EPA Considering Changing Definition Of ‘Small Manufacturer’

Citing the increasing producer price index and the current low sales threshold, the EPA is mulling a potential change to what qualifies as a small manufacturer.

The U.S. Environmental Protection Agency is consider a potential change to how the agency defines “small manufacturer.” Currently, the EPA considers a company with a total annual sales of less than $4 million a “small manufacturer.” The distinction exempts the company from certain recordkeeping requirements and reporting under TSCA laws.

According to a report in Chemical Watch, companies can also achieve the status if none of their sites produce more than 45,400 kilograms of any one substance per year.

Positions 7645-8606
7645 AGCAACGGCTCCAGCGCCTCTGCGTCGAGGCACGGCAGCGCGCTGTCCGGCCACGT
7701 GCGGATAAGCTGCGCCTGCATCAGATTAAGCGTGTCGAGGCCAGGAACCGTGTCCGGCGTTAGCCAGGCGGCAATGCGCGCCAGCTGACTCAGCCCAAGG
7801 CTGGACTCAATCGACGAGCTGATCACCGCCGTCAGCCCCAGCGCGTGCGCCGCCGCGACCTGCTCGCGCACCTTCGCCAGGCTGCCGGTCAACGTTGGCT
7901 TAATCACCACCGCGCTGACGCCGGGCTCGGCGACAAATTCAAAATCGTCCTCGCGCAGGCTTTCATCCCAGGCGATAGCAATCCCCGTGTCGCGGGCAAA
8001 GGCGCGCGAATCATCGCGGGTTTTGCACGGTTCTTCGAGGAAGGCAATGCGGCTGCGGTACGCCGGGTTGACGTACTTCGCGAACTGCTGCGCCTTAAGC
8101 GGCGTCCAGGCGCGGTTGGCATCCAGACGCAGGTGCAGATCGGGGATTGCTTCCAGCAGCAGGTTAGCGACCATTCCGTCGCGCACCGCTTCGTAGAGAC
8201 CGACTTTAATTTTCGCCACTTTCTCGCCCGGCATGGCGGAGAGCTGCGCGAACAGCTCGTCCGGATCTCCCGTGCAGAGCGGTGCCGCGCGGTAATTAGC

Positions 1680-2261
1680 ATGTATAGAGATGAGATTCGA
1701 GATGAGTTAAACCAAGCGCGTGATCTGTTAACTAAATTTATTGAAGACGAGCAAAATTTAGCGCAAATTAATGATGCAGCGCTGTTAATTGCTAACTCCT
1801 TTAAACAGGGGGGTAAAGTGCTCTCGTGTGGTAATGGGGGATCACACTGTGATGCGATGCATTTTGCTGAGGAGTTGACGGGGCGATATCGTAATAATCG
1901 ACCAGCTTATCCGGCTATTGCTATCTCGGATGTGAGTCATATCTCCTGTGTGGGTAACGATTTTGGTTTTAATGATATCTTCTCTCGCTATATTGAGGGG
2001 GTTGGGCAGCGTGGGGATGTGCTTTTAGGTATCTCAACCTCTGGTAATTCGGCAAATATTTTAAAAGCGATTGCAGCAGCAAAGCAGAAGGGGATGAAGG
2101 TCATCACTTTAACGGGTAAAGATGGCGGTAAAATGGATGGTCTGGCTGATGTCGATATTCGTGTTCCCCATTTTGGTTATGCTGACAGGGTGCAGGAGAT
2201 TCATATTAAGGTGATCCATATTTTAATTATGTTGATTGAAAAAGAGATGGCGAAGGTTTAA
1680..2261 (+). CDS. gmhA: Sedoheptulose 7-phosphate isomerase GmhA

The EPA commented that it is considering the change “because of the magnitude of the increase in the [Producer Price Index]… and the current annual sales standard is comparatively low, given current revenue-based size standards developed by the Small Business Association (SBA).”

The EPA reported that it has also received robust feedback that the standard should be revisited.

The SBA has reportedly asked the EPA to consider whether the structure of the standard is still appropriate or if the agency should use a broader set of factors.  

Chemical Watch notes that any changes to the standard will have to go through a rulemaking process before it is enacted.